Virginia Symphony Orchestra: Celebrating 100 Years

Music has a way of bringing people together. A song can give people a way to connect with their emotions and escape from the stress of everyday life. Even in a world that sometimes seems divided, people often come together to enjoy “good” music. The Virginia Symphony Orchestra (VSO) has united locals and tourists through music for the past 100 years. Despite facing challenges during the pandemic, the VSO has continued its mission to “inspire…educate…and connect audiences of all ages.”

The VSO was originally established in 1920 under the name “Norfolk Civic Symphony Orchestra,” and it performed its first concert in 1921. At that time, it was “the only American orchestra between Baltimore and Atlanta.” The Norfolk Civic Symphony Orchestra eventually merged with the Civic Chorus and other local ensembles. In 1990, musical conductor and composer Don McCullough established the Virginia Symphony Chorus, and the orchestra adopted the name “Virginia Symphony Orchestra.” 

The current musical director of the VSO is Eric Jacobsen. Jacobsen was also the musical director of the Orlando Philharmonic Orchestra and the Knights, a chamber orchestra in New York City. The principal guest conductor of the VSO is Thomas Wilkins, who was also the principal conductor of the Hollywood Bowl in Los Angeles. These great leaders instruct about eighty string, wind, and percussion musicians from around Hampton Roads when the VSO preforms.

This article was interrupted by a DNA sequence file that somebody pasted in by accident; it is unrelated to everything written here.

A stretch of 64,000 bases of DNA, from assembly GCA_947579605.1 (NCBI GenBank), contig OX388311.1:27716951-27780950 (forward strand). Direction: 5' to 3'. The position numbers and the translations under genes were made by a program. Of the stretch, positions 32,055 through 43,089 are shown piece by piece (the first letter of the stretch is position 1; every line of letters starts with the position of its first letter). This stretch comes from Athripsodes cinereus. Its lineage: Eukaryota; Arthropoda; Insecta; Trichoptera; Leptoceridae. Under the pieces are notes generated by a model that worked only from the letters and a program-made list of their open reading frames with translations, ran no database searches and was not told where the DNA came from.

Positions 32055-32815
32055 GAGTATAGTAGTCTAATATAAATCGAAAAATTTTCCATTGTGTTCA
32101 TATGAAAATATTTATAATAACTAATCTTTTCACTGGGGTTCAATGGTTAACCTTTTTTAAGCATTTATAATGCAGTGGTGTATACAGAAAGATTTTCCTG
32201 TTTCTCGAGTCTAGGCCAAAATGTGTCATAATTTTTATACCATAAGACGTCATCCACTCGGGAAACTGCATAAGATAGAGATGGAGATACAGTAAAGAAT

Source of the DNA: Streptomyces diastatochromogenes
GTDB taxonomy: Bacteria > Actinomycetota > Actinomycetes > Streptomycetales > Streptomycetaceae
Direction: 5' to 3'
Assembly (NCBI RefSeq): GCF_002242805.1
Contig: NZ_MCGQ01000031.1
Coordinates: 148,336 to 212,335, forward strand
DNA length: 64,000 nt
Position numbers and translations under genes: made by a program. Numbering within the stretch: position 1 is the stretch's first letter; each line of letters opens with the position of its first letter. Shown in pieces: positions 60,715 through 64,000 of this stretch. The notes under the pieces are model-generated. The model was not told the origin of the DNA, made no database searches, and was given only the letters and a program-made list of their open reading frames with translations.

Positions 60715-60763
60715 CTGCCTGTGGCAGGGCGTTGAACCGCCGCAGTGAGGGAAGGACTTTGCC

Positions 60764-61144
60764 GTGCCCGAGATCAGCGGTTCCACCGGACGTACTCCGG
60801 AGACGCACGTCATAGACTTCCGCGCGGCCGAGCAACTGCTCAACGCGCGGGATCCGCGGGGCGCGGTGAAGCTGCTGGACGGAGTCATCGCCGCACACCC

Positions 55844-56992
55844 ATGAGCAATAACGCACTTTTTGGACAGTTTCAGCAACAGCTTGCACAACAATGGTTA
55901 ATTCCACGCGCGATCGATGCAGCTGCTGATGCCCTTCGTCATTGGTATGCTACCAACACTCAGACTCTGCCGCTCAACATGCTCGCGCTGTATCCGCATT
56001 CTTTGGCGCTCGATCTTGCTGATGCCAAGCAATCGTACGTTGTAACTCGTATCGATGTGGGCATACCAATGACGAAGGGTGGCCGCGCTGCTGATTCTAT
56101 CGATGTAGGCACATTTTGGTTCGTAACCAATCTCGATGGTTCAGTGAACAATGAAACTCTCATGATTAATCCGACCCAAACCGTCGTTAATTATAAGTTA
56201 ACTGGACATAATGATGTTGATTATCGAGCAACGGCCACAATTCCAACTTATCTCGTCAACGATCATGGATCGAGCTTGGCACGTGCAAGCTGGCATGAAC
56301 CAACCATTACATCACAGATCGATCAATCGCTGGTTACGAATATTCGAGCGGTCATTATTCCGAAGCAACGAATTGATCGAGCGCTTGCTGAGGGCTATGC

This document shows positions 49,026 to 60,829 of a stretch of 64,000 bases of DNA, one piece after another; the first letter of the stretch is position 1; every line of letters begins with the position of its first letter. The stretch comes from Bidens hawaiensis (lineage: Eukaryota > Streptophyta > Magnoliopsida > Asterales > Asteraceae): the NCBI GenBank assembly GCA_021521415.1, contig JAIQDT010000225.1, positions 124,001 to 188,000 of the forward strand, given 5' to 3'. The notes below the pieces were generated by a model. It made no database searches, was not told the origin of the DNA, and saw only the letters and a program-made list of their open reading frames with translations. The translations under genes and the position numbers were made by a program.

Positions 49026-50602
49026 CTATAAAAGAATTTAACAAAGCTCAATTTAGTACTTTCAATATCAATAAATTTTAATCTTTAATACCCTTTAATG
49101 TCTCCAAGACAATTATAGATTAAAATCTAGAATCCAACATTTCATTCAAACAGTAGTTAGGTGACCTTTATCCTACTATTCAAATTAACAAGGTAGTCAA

The VSO often performs at the Sandler Center (Virginia Beach), Chrysler Hall (Virginia Beach), and the Ferguson Center for the Arts (Newport News). The VSO usually performs classical music, but it has also performed pop, jazz, rock, Broadway, and contemporary film music. Over the years, VSO has also engaged in community projects. Since 1921, musicians from the VSO have visited local schools and provided lessons to more than 45,000 students. Between 2006 and 2007, VSO musicians performed at churches and supported worship services. During the 2017-2018 season, the VSO presented a side-by-side concert at Old Dominion University and several guest performances at Regent University.

In January 2020, the VSO began the “Vision Forward” fundraising campaign. At the time, the VSO was in the middle of its 2019-2020 season, which was supposed to end in the following spring. Unfortunately, it wasn’t long before the pandemic forced the VSO to cancel or postpone many of their events; for about a year, the VSO stopped announcing new performances. However, even during the pandemic, the VSO sought to continue its mission. In January 2021, the VSO live-streamed its annual Dr. Martin Luther King, Jr. Day performance. The VSO started having live performances again on February 26, but it is still raising money to continue its mission.

Ticket prices for VSO concerts usually range from $25 to $81 per person, but during the past few months, the VSO has presented free performances at parks and beaches. The next free performance will occur on Thursday, September 30, at the Oceanfront. For a full list of upcoming concert events, click here.


Maylene Dio

Maylene Dio is a staff writer for The Daily Runner.